Everyone Else’s Problems: Solved

I spent a couple of hours this afternoon trying to convince a recovery friend not to see her qualifier who had called her out of the blue, for sex, after four months. I was shocked, and frankly a little pissed, that she was even contemplating seeing this asshole after all the shit he had put her though. Why couldn’t she see what a horrible, horrible idea it was to see this guy again? At the same time, though, I am so close to the edge of the cliff that is my sobriety. I want to contact my qualifier so bad right now. He’s married. He’s a sex addict. He lied to you about everything. There is no possible future with this man. I need to keep repeating those lines to myself like a mantra.

When it comes to everyone else’s shitty love life, it’s always so clear what to do. Stop sleeping with the guy who is just using you for sex. Problem solved. Stop calling the guy who keeps telling you it’s over. All better, now. Don’t get back together with the man who physically abused you. Done and done. Stop having sex with people you just met. Check. Stop lying to everyone you have sex with. Fixed. See, it’s so easy. But when it comes to my own history of terrible relationships, it’s always been impossible to see the way out. I’m so scared of what my life will be if I go back to HC or find someone else just like him. That’s what’s keeping me from calling him. I know people in program who are 10, 20, even 30 years older than me who have spent their lives going from one unavailable sex partner to another, using people and being used. I can’t take a lifetime, or even one more year of acting out. I can’t jump back into the cycle, and I can’t go through withdrawal again.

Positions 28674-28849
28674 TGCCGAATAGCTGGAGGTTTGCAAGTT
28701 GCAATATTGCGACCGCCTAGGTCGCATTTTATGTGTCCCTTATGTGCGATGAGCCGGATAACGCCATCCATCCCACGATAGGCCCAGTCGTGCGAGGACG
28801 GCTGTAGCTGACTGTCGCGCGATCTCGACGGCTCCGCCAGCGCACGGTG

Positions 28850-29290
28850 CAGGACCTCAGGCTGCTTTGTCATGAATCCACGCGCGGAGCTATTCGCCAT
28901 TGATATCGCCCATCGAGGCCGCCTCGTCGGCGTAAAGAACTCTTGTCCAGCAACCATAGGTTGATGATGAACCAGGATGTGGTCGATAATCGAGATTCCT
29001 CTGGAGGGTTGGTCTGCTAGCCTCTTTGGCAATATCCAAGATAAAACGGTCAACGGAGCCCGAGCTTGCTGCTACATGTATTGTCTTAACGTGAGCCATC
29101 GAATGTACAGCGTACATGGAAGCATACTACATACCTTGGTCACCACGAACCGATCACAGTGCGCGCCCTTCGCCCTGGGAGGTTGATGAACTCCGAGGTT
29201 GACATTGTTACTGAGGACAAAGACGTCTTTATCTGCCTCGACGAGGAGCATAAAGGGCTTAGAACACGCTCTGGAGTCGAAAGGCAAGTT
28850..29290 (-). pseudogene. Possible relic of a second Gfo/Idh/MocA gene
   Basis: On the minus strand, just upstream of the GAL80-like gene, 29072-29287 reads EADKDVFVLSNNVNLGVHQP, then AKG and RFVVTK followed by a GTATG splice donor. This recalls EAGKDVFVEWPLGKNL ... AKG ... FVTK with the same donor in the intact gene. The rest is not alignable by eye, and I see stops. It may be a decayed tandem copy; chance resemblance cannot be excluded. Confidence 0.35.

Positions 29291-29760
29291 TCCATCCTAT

I’ve been white knuckling my sobriety lately, but neglecting many other areas of my life. Even the word “sobriety” sounds ridiculous considering the amount of wine, pot, and junk food I’ve been putting away. I could probably qualify for at least half-a-dozen other 12 Step programs. If I was someone else, I would tell myself, “Instead of coming home after work, plopping down in front of the tv with a glass of wine and some starchy food; you should go to a meeting, or the gym, or yoga.” But, since I’m me, I tell myself, “Don’t worry. You can do all that stuff tomorrow. Have another glass of wine and some more mashed potatoes.”

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6 comments on “Everyone Else’s Problems: Solved

  1. A great post! It is so true how easy it is to solve everyone else’s problems or see how simple the solution is. There are days when reminding myself of how bad all of this is for me actually works… and then there are others when I tell myself to shut up and just embrace how good all of this shit feels.

  2. lexiconlover says:

    Now I feel bad that I leaned on you to keep from picking up the phone to call my POS qualifier and not return his e-mail. I had no idea that you were struggling with HC so much. I feel like an asshole. Shows how fragile and ego-centric I am. I am so sorry I haven’t been there for you.

    • Imperfect says:

      Don’t worry, I’m not going to contact him. I have five months today (yay!) and need to get to at least six months to finish my self-imposed trial period.

      If I ever feel like I am on the verge of contacting him though, you will be on the list of people I call first.

  3. Thank you for stopping by my blog. This entry is just really spoke to me today and is what I needed to hear. Thank you.

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